Film: Votes for Women (1912)
Votes for Women. Director: Hal Reid. Performers: Edgena De Lespine, Gertrude Robinson, Sue Balfour, et. al. Reliance Film Company, 1912.
Era: Suffrage Era | Media: Film
This seminal short drama—which silent-film historian Kevin Brownlow has called “the first important suffrage film”—was written and produced in cooperation with prominent suffragists, several of whom also appeared in cameo roles.
Similarly to 80 Million Women Want—?, the film’s plot involves suffragist characters who, having discovered classic Progressive Era injustices like political corruption and child labor, seek to right a wrong by recruiting powerful, clueless men to their cause.
Notably, Votes for Women, 80 Million Women Want—?, and other notable suffragist films of the era feature female characters and their fiancés or other romantic partners. This is no coincidence, but rather an attempt by suffragists to refute the common anti-suffrage argument that giving women the vote would pit couples against one another or otherwise upend traditional heterosexual relationships.
This excerpt comes from the book Celluloid Mavericks: A History of American Independent Film, by Greg Merritt (portions of which can be read for free via Google Books):
Suffrage leaders themselves stepped in front of the cameras for two independent productions. Hull House cofounder and winner of the 1931 Nobel Peace Prize, Jane Addams, stars with activist Dr. Anna Shaw in … Votes for Women (1912), directed by Hal Reid. The parable presents the two suffragists converting a US Senator to their cause by first persuading his fiancée to join them. It concludes with footage of an actual Manhattan suffragist parade.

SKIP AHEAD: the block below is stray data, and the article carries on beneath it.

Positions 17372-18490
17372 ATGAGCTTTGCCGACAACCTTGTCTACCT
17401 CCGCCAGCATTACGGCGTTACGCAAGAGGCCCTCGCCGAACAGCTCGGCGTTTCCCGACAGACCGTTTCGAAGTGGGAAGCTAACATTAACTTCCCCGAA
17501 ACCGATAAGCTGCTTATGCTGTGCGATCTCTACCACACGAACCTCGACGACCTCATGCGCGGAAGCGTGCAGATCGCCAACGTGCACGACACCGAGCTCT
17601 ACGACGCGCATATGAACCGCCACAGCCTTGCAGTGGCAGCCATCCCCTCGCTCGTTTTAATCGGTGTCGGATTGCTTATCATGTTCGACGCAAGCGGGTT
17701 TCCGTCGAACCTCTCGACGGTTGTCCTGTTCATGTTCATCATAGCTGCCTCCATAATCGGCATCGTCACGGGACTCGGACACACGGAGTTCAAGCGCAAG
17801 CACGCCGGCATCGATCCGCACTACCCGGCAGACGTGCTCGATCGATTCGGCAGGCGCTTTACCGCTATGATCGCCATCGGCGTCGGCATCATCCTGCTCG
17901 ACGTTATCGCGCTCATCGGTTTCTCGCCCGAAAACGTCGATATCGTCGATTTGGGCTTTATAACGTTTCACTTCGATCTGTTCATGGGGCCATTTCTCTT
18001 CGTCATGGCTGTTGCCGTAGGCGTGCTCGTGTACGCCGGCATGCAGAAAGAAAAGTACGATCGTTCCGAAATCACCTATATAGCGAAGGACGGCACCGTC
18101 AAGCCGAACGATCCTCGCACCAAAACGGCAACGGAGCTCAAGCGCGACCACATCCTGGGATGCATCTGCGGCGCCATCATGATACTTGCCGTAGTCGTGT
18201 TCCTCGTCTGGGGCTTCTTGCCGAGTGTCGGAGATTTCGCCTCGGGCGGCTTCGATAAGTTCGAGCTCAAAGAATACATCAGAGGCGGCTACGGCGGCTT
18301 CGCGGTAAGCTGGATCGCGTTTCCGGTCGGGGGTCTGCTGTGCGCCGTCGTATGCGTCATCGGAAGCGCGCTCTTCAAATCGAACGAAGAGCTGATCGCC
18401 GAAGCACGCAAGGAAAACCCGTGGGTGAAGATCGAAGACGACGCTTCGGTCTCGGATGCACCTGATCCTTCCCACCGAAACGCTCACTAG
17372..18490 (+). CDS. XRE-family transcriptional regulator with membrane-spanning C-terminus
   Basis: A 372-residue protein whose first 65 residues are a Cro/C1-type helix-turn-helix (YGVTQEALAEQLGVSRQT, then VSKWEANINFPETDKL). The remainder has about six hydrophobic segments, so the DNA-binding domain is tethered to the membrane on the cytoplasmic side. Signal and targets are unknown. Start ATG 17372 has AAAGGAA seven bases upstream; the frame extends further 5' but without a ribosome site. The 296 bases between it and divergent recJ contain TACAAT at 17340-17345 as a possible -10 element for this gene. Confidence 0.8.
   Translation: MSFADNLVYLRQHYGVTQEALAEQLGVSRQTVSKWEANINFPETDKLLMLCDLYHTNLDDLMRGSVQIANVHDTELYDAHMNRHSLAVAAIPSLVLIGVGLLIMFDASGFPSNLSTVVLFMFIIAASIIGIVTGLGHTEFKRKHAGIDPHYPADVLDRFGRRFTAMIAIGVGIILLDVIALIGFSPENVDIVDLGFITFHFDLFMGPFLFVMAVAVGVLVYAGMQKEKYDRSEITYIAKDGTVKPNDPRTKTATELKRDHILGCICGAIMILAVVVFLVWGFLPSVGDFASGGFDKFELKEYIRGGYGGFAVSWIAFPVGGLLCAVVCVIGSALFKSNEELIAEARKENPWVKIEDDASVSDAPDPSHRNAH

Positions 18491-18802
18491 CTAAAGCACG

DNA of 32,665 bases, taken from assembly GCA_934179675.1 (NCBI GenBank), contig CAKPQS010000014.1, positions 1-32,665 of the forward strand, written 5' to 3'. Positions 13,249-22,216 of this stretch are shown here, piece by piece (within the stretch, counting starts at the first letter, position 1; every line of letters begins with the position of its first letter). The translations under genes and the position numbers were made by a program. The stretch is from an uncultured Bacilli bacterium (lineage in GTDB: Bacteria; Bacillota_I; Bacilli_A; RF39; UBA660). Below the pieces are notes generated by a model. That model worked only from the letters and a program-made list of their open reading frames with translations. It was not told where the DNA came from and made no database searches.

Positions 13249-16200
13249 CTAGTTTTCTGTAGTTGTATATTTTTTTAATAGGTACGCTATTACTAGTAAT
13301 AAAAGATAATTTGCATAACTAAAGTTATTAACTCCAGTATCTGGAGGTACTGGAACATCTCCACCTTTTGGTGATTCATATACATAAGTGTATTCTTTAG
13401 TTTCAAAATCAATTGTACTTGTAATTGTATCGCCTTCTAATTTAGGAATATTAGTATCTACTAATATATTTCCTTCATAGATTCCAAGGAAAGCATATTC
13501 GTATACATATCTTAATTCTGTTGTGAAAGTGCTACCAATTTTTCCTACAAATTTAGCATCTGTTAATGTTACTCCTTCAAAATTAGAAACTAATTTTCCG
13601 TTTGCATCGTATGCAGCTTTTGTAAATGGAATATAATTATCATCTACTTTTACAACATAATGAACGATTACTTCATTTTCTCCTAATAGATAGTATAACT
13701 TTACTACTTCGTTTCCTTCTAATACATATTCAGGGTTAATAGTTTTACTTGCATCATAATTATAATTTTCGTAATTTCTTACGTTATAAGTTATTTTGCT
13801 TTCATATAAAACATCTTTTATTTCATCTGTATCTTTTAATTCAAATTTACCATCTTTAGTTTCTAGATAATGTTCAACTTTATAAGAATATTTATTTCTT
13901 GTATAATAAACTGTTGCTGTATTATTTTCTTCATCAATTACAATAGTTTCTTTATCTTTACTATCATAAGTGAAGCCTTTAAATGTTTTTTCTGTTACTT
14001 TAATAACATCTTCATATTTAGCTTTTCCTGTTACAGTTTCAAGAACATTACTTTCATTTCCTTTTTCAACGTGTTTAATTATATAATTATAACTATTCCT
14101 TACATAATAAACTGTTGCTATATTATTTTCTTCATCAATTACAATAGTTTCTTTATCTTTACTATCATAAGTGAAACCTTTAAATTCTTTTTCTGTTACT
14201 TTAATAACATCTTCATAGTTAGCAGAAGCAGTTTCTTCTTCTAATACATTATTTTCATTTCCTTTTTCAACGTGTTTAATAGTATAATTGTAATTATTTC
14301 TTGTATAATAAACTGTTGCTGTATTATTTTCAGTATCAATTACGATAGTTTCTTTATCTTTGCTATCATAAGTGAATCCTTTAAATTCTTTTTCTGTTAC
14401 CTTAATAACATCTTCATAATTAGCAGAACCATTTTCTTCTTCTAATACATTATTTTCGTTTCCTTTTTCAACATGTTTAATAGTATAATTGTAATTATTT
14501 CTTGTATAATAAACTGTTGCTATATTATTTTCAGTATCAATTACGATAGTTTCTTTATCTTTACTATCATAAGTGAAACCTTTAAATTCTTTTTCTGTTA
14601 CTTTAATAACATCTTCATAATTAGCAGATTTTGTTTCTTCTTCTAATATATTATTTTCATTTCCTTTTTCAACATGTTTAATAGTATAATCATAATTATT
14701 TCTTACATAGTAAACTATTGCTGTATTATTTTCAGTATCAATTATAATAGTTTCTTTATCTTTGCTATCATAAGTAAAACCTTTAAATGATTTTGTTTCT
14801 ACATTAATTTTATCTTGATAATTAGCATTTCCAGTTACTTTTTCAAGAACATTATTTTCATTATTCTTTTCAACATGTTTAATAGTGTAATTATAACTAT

Some historians believe that—as is the case with many early silent movies—Votes for Women has been lost to time, while other experts believe it survives (Denise Lowe says as much in An Encyclopedic Dictionary of Women in Early American Films: 1895-1930, for instance).
Unfortunately, we have so far been unable to locate any archival footage from the film. But you can read a lengthier description of the film and its history here, via the SF Silent Film Festival Blog; here, via Founding Feminists; and in Karen Ward Mahar’s book Women Filmmakers in Early Hollywood, portions of which you can read for free via Google Books.
You can also read a more contemporaneous article about Votes for Women in the April-June, 1912 issue of The Moving Picture World, via Archive.org.
For more on suffrage in the early years of the silver screen, see Kay Sloan’s documentary Suffragettes in the Silent Cinema.